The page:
Eakins Countdown: 38 Days

So, who was this Gross? And why did Eakins choose to paint him?

America’s 100th birthday offered an opportunity for folks to step back, inhale, and take stock. And it was up to insightful artists like Eakins to capture and direct the public imagination. Throughout his career, Eakins mined everyday life for the unique and heroic American in their natural settings. And he found plenty: rowers, boxers, hunters, baseball players and fishermen. But on the eve of the nation’s anniversary, in the very place where the nation was born, what kind of an image could possibly hit the mark?

To paint his way out of this puzzle, Eakins needed to consider what the Founding Fathers envisioned for Philadelphia. And he needed to show, in real-life terms, what the city had become. Gross’s surgery clinic, the nexus of smarts, skill, science and success, was exactly right. Eakins must have been euphoric when he realized this scene, in the heart of America’s First City, in an institution named for the most visionary Founding Father, was the absolute right one.

Once done, The Gross Clinic served as painted proof of the Founding Fathers vision. In its particular way, it defines Centennial America. And it drives a stake in the ground stating that Philadelphia had come of age.

Are there other works of art that make the same kind of bold declaration?

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6 Comments on “Eakins Countdown: 38 Days”

  1. Elizabeth Milroy Says:

    I would echo the majority of commentators and bloggers who contend that the sale of The Gross Clinic robs Philadelphia of one of its most important cultural treasures. Eakins’s portrait is a masterful tribute to the medical profession and Philadelphia’s medical legacy. The desire among some Jefferson university administrators and trustees to sell the Gross Clinic is not new – rumors swirled around two decades ago that the National Gallery was courting the university until prevented by the alumni/ae. We shouldn’t be surprised then that this has arisen again, now that they have found a willing and wealthy buyer. As a private institution, Jefferson is fully within its rights to sell off assets. And throughout the history of the American art market, there have been numerous instances when owning institutions have placed expediency before stewardship. Still, this does not excuse an ill-advised decision made without responsible consultation.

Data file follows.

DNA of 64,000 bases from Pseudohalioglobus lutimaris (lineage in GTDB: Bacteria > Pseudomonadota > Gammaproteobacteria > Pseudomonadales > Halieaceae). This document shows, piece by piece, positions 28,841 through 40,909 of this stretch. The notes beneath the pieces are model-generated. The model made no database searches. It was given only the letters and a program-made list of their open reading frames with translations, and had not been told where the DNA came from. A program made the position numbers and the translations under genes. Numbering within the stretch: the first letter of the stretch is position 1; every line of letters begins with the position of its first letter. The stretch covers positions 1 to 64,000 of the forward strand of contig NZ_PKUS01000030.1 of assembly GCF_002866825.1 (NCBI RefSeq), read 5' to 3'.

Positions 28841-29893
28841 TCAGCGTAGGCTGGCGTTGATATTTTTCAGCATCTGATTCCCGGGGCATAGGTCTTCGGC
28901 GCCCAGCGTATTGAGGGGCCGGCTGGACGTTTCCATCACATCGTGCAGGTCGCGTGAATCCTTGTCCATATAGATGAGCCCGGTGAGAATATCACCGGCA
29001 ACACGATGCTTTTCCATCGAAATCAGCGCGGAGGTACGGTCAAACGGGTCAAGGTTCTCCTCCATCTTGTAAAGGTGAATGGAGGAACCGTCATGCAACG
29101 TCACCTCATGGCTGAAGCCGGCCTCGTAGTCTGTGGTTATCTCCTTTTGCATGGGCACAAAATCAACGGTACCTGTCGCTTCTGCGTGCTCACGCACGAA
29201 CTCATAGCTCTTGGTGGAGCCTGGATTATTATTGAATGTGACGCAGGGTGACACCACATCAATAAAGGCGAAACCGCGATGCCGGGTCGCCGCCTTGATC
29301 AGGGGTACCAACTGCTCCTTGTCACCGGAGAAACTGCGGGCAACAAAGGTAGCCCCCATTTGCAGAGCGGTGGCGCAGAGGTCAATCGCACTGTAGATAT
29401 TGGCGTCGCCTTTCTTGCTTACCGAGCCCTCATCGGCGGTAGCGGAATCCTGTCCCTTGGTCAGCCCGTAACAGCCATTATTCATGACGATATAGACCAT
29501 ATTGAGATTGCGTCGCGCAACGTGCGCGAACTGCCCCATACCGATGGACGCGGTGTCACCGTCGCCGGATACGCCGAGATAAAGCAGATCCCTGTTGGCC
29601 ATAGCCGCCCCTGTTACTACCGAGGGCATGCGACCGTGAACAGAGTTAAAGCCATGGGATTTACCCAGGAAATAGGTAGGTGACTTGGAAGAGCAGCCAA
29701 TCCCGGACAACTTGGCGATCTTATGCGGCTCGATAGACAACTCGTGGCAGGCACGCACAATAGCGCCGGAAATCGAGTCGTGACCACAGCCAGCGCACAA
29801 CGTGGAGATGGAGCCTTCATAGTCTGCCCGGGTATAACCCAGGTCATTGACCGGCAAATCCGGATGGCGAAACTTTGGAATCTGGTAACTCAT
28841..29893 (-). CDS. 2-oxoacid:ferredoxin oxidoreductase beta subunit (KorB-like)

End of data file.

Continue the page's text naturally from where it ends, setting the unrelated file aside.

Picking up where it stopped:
I too am curious to know how the figure of $68 million was calculated (why not $67 mil, or $69?) – and where did 45 days come from? These strike me as arbitrary numbers. The decision by Jefferson’s board to bypass local institutions during negotiations is reprehensible, but perhaps not surprising given Philadelphia’s lackluster commitment to preserving important local cultural treasures.
    But just to play devil’s advocate, and to echo at least one blogger, how many Philadelphians, or others, have actually seen the Gross Clinic? Photographs do not do the painting justice, yet according to published reports, there are comparatively few visitors to the gallery where Jefferson has hung its Eakins portraits. Most people have seen the canvas only when on loan to special exhibitions, such as the Eakins retrospective five years ago at the Art Museum. Indeed, Jefferson might have showed true generosity years ago by placing the canvas on long-term loan, preferably to the Pennsylvania Academy of the Fine Arts. But the alumni wanted to keep it at the school, so now they must deal with decisions made, in an inadvisably secret fashion, by their own board of trustees.